Tuesday, May 1, 2007

Disciplined Mind and Body

What’s up?
Wow…..what a weekend. It was packed with a lot of things going on. On Saturday in the morning, I helped take a group of high schoolers from my church down to a soup kitchen to help them prepare lunch and greet the people. In the midst of this, they were participating in a 30 hour famine as a way to raise money to help feed the hungry, develop discipline and self-control over something we consider a life necessity, and gain a greater appreciation for the blessings that God has given them. As you can imagine, being around food only heightened their awareness of the fast. But in the midst of that, being able to serve people whose daily transience is built around finding the next soup kitchen or the next homeless shelter is a humbling thing. There is a severe shortage of a continuous awareness of how we can serve those most in need. There is not a gated community or security system in the world that should keep these images out of our consciousness. It’s not just about giving the guy on the corner $1 every time you see him; it’s an awareness that everything I own and everything I do is an instrument to do God’s good works.

Sunday, it was off to the Mt. Diablo 50 Mile Run. It didn’t start off too well; I was almost late to the start due to a gasoline fire in the East Bay which melted a couple of overpasses (yes, I did say melted). But I got there and to the start a couple minutes before the approximately 7 a.m. start. The nice thing about getting to a race early is the opportunity to relax, stretch fully, and ease into it. This time, it was just arrive, put the gear on, put the bib number on the chest, wait a couple minutes and just get going.

The first 8 mile climb to the summit was long and treacherous at points. I was using a softer trail shoe to compensate for the tendonitis in my knee, which also meant a softer base. A couple of sharp downhills on the narrow trails left me struggling to keep my outside foot on the hillside. It didn’t help that my back wasn’t yet fully stretched out from the hurried start. While this muscle tightness would go way, every once in awhile I would stop and pause to bend my back backwards to loosen up the muscles on the steep inclines of this beginning climb.

The next 6.5 miles was a long, winding road down into the canyons. Most of this was a breeze, cruising down at a sub-8:00 minute/mile pace overall. At times, the gravel and rock covered trail was too steep to run, especially in the shoes I had chosen. For me, the pivotal point in the race came a few miles later between miles 17 and 21. My right knee was starting to throb and even the smallest of downhills was becoming a grueling chore. For the briefest of moments, 21 miles into the race, I even sat down on an uphill beneath an oak tree just after a stream. I sat there with my leg outstretched trying to coax it into being less painful. My physical condition as well as, to a lesser extent, the toll it was taking on my overall time was killing me inside. The mental and spiritual desire to keep driving and keep moving was coming in direct conflict with what my body was allowing me to do.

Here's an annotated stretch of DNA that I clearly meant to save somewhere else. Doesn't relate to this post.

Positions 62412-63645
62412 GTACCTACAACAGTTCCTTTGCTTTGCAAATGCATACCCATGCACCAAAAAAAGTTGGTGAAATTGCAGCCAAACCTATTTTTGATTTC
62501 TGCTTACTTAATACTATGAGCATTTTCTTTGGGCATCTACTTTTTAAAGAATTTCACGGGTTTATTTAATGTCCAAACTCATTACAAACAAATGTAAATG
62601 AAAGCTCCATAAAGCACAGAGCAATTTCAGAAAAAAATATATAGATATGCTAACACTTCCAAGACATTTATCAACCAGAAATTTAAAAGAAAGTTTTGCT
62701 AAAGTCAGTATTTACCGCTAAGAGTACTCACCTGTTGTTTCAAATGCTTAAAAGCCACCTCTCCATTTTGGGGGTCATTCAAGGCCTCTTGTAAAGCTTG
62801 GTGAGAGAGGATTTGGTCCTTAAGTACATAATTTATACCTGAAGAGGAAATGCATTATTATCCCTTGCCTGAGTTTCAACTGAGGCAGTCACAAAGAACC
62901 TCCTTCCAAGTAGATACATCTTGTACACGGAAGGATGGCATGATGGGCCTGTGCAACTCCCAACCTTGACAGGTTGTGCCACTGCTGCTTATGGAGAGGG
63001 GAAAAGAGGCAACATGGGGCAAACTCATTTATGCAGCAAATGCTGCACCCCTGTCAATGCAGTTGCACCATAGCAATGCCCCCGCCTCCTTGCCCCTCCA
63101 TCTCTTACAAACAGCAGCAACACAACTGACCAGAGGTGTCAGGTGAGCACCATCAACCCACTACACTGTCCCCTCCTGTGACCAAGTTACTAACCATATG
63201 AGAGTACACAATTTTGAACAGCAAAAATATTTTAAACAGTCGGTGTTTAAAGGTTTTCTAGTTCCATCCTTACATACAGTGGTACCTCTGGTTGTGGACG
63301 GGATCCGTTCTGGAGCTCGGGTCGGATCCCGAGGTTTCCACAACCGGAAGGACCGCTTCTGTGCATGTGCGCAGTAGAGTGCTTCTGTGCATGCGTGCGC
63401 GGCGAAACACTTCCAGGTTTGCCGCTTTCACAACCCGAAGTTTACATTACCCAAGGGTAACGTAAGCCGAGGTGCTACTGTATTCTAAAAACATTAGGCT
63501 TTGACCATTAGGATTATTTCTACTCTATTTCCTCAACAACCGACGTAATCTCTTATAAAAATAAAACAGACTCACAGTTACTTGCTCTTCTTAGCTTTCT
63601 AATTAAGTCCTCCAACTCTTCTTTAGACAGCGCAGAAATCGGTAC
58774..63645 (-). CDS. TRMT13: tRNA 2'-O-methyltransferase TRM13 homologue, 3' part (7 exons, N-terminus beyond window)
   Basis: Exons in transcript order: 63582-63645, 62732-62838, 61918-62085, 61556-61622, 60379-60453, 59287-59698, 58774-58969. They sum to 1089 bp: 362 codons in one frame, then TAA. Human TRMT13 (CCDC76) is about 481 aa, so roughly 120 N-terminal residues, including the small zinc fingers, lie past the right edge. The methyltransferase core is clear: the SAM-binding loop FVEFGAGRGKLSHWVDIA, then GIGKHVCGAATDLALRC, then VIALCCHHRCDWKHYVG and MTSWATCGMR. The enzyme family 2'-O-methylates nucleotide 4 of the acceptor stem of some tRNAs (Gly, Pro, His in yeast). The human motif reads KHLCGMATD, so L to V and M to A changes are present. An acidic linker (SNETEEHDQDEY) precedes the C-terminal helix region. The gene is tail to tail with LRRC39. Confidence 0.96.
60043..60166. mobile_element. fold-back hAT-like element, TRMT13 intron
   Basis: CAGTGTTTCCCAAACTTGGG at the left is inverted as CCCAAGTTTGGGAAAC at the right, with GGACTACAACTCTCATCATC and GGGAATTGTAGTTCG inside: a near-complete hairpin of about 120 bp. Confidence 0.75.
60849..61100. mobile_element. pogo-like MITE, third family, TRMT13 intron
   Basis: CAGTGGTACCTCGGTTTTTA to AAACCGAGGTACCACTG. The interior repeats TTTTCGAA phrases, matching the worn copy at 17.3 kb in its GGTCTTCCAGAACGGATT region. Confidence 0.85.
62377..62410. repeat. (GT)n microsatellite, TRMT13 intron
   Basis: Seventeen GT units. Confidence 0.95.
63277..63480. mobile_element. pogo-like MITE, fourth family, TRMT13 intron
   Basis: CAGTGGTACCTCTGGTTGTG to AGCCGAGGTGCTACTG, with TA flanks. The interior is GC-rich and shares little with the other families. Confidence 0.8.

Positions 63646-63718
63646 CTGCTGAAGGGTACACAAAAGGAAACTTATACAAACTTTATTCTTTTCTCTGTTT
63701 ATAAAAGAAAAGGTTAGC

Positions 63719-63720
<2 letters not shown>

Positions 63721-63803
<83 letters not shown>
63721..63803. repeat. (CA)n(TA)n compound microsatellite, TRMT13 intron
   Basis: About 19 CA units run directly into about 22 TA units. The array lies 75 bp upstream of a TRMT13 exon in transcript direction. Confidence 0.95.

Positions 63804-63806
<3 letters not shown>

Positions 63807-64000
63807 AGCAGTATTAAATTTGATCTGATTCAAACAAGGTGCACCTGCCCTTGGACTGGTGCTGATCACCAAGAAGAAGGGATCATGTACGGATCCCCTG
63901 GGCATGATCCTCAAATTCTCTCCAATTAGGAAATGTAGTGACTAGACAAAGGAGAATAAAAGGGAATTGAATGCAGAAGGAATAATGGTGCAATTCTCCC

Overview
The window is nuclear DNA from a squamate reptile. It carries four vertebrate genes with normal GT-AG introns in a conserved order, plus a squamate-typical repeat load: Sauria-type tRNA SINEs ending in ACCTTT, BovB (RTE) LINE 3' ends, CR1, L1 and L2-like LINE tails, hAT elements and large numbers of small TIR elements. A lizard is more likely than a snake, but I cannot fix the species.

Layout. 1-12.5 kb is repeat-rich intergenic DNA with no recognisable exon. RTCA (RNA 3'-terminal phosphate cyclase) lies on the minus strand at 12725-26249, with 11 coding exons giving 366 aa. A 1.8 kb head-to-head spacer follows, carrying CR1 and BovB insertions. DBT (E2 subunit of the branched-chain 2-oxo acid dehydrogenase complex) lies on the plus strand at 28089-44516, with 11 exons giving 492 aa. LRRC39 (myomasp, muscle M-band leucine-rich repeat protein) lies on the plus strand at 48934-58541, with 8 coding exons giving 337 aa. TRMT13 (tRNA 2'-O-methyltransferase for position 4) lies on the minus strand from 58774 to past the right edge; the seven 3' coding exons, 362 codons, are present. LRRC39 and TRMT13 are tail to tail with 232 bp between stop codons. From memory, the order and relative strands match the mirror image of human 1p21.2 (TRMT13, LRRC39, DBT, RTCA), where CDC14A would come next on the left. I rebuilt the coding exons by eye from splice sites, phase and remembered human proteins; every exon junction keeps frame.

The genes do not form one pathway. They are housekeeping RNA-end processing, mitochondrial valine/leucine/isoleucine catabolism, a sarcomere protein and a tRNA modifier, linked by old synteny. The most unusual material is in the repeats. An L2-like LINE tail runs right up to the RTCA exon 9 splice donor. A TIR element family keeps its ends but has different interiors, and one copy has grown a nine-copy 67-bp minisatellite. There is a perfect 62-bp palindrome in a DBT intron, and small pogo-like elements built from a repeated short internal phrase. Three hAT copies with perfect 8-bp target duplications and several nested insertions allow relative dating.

More and more, in all manner of races, managing the intensity of the race is as important for me as managing my physical condition. The individual who can manage the mental and spiritual is often the one who can snap out of “the funk” that often accompanies the relative physical low-points of any race. I am naturally a very easy-going individual, so when my sense of humor starts to go, the intensity can build expotentially. Despite the fact that I watched a few people pass me by, it was the chance meeting with a fellow runner that helped me immensely. I had told him that my knee was killing me, to which he offered a couple of Aleve tablets. He even offered me a little bit of extra fluid from his water container to help keep me a float. While the Aleve was a first step in getting my body back into it, it was the simple gesture of giving that really picked me up. I would end up having a brief 7-10 minute conversation with him, which helped brighten my spirits in general. I needed to get beyond my general malaise and see that there was a bright future in this race. Sometimes, we forget that no matter what race we are running (i.e. 10k, half-marathon, marathon, ultramarathon), there will always be those relative down times. I don’t think there’s been a marathon or ultramarathon where the thought of not finishing has not crossed my mind, even for the briefest of moments. It was good for me, both personally and for my future races, to experience that again. It’s often how we deal with being in those physical, mental and spiritual valleys that will dictate the end results. It doesn’t hurt that God seems to sends angels in the least likely of moments when we need it most.